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EricCarey 4 years, 11 months ago

Well the first thing you have to do is put in in the context. We were talking agt the conference about the many problems being caused by anchor damage in many popular moorings. It was following a point I made about our new anchorage fees in the Exuma Park.

Local residents from Exuma were also offering the opinion that the quality of the habitat and the water quality in Elizabeth Harbour is also being negatively impacted by the hundreds(?) of boats that anchor there in the winter months. I did encourage them to follow the example of what we have done in the Exuma Park, and consider putting in more mooring balls and charging boaters to use them as a way of protecting our resource, and also earning money to help the local Elizabeth Harbour NGO in their efforts to clean up and restore the area.

There were comments that many of boaters are too "Cheap" and will not want to pay. I agreed that MANY of the boaters who come to the Bahamas indeed offer very little to the bahamian economy. I did state that MANY of them do spend very little as they come fully provisioned for the winter and indeed eat much of what they catch from our oceans. Social media and the many blogs give us access information we never had before. I'm always intrigued by how many fresh seafood dinners and lunches, conch salads etc are enjoyed by your boating colleagues. Most of it is of course quite legal, but I'd love to see a study that shows what this really valued at.

I would be anxious to hear your data on how much is contributed by the average boater who does not use marinas or purchase fuel, to the economy. This is a figure that will be very useful to quantify as I can tell with full confidence, that the general view prevails that many of these types of boaters get more out the Bahamas than they put back. If anyone has data to counter this this would be useful.

I'm well aware that there are many many responsible boaters who love our country and who do want to contributesignificantly and help us protect our resources so that THEY can continue to enjoy them. But there are bad apples as well. We encounter them all over the Bahamas.

Everytime the Bahamas seeks to implement any policy or increase that will cause boaters to pay more there are these threats to abandon the destination. And yes we lose some everytime. But I will never apologise for any intiative we implement that seeks to help protect our resources. For the "el cheapo smoochers" who don't want to pay anything, we always expect the backlash. But for those who love the Bahamas and understand how much it cost to keep it beautiful, and to keep fish in our oceans, they do get the picture and will be less resistant to these necessary iniatives.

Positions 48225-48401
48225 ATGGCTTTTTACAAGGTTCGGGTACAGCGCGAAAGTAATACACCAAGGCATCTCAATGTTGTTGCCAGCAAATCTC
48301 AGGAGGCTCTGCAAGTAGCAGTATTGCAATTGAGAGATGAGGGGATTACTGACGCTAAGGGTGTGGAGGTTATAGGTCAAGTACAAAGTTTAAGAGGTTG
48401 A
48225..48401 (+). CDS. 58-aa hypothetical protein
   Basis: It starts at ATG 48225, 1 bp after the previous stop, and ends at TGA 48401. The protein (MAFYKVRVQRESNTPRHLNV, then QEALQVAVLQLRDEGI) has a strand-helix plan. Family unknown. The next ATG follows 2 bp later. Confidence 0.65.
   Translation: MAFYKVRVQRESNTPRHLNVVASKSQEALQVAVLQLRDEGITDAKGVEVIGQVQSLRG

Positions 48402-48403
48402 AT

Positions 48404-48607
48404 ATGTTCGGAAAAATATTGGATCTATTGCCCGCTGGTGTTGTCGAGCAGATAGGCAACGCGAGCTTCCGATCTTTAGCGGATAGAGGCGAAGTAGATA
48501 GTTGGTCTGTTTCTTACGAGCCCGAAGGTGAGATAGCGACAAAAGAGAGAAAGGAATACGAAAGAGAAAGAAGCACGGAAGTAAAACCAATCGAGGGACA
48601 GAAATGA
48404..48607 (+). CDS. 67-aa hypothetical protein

Those who get pissed of and leave vowing never to come back, I'm not sure we should, as a country, worry too much about this "loss".

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The_Oracle 4 years, 11 months ago

Careful Eric, you are sounding like more like a typical Government xenophobic hack than an ambassador for the part of the environment that the National trust is Guardian of. No matter the barrel you look in, Government, Trust, Private sector, Church, There are bad apples. Seems to me the Trust has "co-opted" the Government methods of Revenue collection, by force, with ever expanding power, greed and need. Remember this: Those who nickel and dime a situation to death, end up with nickels and dimes.

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IslandCruiser2 4 years, 11 months ago

What you do not understand Mr. Carey is that your comments are insulting and disrespectful to all boaters who cruise your waters.

Cruising sailors are the ultimate Eco-tourists. We use almost no fuel, are powered by wind and sun and are extremely conscientious of our environmental impact. We minimize our waste, recycle everything we can, protect reefs, and fish only what we would consume ourselves. Shouldn't that lifestyle be encouraged? Shouldn't someone who supposedly loves the environment partner with them rather than reject them?

When we cruised the Bahamas we spent thousands above the entry fee for marinas, restaurants, grocers, local services, and various tourist activities. Now you want us to accept your insults AND pay more? No thank you. Some of our good friends and fellow-cruisers who can't afford to spend much more than your exorbitant entry-fees have donated much-needed school supplies and regularly volunteer their time at Bahamian charitable events and beach clean-ups. By your statements, they are not welcome in your country and you categorize them as "El Cheapo Smoochers." That sir is a disgusting insight into your character.